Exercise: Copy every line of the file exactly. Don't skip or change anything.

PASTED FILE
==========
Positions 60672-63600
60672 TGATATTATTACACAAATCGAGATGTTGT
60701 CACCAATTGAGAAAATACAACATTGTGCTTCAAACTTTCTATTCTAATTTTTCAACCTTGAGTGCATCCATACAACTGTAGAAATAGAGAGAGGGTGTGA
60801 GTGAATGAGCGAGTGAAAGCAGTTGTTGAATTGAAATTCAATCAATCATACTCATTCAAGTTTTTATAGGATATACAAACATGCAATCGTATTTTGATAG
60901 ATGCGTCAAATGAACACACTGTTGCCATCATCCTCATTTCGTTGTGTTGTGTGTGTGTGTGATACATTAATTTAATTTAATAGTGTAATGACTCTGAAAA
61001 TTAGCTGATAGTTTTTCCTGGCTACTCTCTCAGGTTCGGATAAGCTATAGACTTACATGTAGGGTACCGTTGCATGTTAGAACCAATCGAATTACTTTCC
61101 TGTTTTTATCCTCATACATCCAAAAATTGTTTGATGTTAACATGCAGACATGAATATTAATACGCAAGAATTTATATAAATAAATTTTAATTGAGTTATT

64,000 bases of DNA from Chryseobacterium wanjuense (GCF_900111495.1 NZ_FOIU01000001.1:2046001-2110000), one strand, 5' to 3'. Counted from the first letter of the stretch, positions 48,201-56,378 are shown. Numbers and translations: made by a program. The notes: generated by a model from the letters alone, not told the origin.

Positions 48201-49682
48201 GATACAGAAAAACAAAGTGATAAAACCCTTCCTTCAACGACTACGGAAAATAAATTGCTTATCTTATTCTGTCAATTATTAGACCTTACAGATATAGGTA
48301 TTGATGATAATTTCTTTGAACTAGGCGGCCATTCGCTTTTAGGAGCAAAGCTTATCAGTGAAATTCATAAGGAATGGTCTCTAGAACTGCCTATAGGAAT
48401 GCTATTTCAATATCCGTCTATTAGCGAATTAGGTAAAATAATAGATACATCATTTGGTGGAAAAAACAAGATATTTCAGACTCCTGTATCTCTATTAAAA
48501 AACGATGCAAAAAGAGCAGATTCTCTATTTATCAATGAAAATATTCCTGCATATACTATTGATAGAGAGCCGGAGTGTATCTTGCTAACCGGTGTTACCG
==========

Positions 60672-63600
60672 TGATATTATTACACAAATCGAGATGTTGT
60701 CACCAATTGAGAAAATACAACATTGTGCTTCAAACTTTCTATTCTAATTTTTCAACCTTGAGTGCATCCATACAACTGTAGAAATAGAGAGAGGGTGTGA
60801 GTGAATGAGCGAGTGAAAGCAGTTGTTGAATTGAAATTCAATCAATCATACTCATTCAAGTTTTTATAGGATATACAAACATGCAATCGTATTTTGATAG
60901 ATGCGTCAAATGAACACACTGTTGCCATCATCCTCATTTCGTTGTGTTGTGTGTGTGTGTGATACATTAATTTAATTTAATAGTGTAATGACTCTGAAAA
61001 TTAGCTGATAGTTTTTCCTGGCTACTCTCTCAGGTTCGGATAAGCTATAGACTTACATGTAGGGTACCGTTGCATGTTAGAACCAATCGAATTACTTTCC
61101 TGTTTTTATCCTCATACATCCAAAAATTGTTTGATGTTAACATGCAGACATGAATATTAATACGCAAGAATTTATATAAATAAATTTTAATTGAGTTATT

64,000 bases of DNA from Chryseobacterium wanjuense (GCF_900111495.1 NZ_FOIU01000001.1:2046001-2110000), one strand, 5' to 3'. Counted from the first letter of the stretch, positions 48,201-56,378 are shown. Numbers and translations: made by a program. The notes: generated by a model from the letters alone, not told the origin.

Positions 48201-49682
48201 GATACAGAAAAACAAAGTGATAAAACCCTTCCTTCAACGACTACGGAAAATAAATTGCTTATCTTATTCTGTCAATTATTAGACCTTACAGATATAGGTA
48301 TTGATGATAATTTCTTTGAACTAGGCGGCCATTCGCTTTTAGGAGCAAAGCTTATCAGTGAAATTCATAAGGAATGGTCTCTAGAACTGCCTATAGGAAT
48401 GCTATTTCAATATCCGTCTATTAGCGAATTAGGTAAAATAATAGATACATCATTTGGTGGAAAAAACAAGATATTTCAGACTCCTGTATCTCTATTAAAA
48501 AACGATGCAAAAAGAGCAGATTCTCTATTTATCAATGAAAATATTCCTGCATATACTATTGATAGAGAGCCGGAGTGTATCTTGCTAACCGGTGTTACCG